The Old English Dramatists

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Houghton, Mifflin, 1892 - 132 Seiten
 

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Seite 17 - What things have we seen Done at the Mermaid! Heard words that have been So nimble and so full of subtle flame As if that every one from whence they came Had meant to put his whole wit in a jest, And had resolved to live a fool the rest Of his dull life.
Seite 39 - Had fed the feeling of their masters' thoughts, And every sweetness that inspired their hearts, Their minds, and muses on admired themes ; If all the heavenly quintessence they still From their immortal flowers of poesy, Wherein, as in a mirror, we perceive The highest reaches of a human wit ; If these had made one poem's period, And all combined in beauty's worthiness, Yet should there hover in their restless heads One thought, one grace, one wonder, at the least, Which into words no virtue can...
Seite 53 - I'll leap up to my God! Who pulls me down? See, see where Christ's blood streams in the firmament! One drop would save my soul, half a drop, ah, my Christ!
Seite 132 - Canst thou not minister to a mind diseased ; Pluck from the memory a rooted sorrow ; Raze out the written troubles of the brain ; And, with some sweet, oblivious antidote, Cleanse the stuffed bosom of that perilous stuff, Which weighs upon the heart ? Doct.
Seite 21 - Weep not, my wanton, smile upon my knee ; When thou art old there's grief enough for thee.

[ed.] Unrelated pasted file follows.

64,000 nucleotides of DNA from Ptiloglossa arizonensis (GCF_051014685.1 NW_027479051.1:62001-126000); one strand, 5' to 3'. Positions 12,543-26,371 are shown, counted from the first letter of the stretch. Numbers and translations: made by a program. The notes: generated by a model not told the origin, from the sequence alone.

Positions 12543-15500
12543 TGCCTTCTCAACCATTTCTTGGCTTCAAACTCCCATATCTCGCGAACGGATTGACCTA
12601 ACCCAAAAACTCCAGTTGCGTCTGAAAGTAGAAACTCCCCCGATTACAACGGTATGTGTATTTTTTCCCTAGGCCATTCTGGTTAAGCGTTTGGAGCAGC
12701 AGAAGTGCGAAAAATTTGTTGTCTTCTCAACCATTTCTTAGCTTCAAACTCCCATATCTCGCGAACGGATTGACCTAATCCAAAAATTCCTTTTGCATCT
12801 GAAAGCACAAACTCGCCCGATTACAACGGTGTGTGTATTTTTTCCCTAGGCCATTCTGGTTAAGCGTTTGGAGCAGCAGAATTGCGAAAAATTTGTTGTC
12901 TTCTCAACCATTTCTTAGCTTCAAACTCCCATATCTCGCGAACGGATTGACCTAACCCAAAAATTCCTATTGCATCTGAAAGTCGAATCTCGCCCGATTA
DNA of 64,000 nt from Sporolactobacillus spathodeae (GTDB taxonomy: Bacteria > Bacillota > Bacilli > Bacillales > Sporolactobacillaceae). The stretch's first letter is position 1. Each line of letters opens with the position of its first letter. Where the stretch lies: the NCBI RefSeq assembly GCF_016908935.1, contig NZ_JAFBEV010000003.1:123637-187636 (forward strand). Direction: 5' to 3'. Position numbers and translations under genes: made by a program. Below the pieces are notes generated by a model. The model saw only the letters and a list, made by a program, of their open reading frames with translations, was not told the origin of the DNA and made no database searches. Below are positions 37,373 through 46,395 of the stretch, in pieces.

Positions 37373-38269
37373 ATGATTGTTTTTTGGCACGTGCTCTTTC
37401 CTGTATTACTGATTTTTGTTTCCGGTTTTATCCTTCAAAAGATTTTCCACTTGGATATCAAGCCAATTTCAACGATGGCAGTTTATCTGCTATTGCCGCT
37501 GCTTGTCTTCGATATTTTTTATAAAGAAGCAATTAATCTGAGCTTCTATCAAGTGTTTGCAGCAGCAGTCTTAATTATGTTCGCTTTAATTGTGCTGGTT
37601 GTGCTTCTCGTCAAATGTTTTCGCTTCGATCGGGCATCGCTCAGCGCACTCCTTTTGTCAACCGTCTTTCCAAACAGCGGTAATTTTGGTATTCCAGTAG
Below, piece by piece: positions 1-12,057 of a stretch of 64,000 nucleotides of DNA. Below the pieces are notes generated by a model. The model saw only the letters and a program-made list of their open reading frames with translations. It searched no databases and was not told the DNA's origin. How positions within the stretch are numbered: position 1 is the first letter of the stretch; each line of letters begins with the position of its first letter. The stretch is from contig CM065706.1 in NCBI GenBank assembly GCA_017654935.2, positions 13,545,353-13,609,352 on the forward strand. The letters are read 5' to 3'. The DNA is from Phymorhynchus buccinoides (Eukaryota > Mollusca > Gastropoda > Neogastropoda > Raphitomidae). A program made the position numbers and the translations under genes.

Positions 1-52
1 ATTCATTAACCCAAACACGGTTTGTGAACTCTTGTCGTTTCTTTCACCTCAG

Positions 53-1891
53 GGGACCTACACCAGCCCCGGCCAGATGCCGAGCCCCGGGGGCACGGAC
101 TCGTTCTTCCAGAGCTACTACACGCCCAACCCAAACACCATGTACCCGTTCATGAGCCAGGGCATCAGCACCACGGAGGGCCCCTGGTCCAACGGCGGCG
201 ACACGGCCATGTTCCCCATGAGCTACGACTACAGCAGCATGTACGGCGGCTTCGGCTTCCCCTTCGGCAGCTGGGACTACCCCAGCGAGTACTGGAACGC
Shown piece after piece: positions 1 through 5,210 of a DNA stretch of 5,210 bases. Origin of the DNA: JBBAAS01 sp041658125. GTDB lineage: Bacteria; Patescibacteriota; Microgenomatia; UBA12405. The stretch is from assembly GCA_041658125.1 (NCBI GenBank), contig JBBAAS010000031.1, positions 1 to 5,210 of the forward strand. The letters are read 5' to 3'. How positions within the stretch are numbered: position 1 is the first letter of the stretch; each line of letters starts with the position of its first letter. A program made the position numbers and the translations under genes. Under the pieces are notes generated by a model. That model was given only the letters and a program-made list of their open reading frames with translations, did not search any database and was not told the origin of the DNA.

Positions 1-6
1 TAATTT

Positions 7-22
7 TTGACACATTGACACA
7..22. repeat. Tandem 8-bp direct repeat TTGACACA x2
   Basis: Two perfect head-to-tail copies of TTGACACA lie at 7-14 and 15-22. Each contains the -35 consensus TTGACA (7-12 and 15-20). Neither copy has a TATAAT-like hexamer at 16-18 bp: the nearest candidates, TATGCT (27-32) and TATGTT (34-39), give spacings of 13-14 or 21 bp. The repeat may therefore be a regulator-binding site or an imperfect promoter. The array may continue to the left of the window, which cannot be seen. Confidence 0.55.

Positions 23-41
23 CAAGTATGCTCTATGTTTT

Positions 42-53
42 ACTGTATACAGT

Seite 52 - I'll have them fly to India for gold, Ransack the ocean for orient pearl, And search all corners of the new-found world For pleasant fruits and princely delicates; I'll have them read me strange philosophy And tell the secrets of all foreign kings...
Seite 42 - Yet Lamb was hardly extravagant in saying that " the death scene of Marlowe's king moves pity and terror beyond any scene, ancient or modern, with which I am acquainted.
Seite 39 - Our souls, whose faculties can comprehend The wondrous architecture of the world, And measure every wandering planet's course, Still climbing after knowledge infinite, And always moving as the restless spheres, Wills us to wear ourselves, and never rest, Until we reach the ripest fruit of all, That perfect bliss and sole felicity, The sweet fruition of an earthly crown.
Seite 45 - I'll look on them, Here, here! [Gives the crown.] Now, sweet God of Heaven, Make me despise this transitory pomp, And sit for aye enthronized in Heaven! Come, death, and with thy fingers close my eyes, Or if I live, let me forget myself.
Seite 51 - All things that move between the quiet poles Shall be at my command : emperors and kings Are but obeyed in their several provinces, Nor can they raise the wind, or rend the clouds; But his dominion that exceeds in this, Stretcheth as far as doth the mind of man ; A sound magician is a mighty god: Here, Faustus, tire thy brains to gain a deity.

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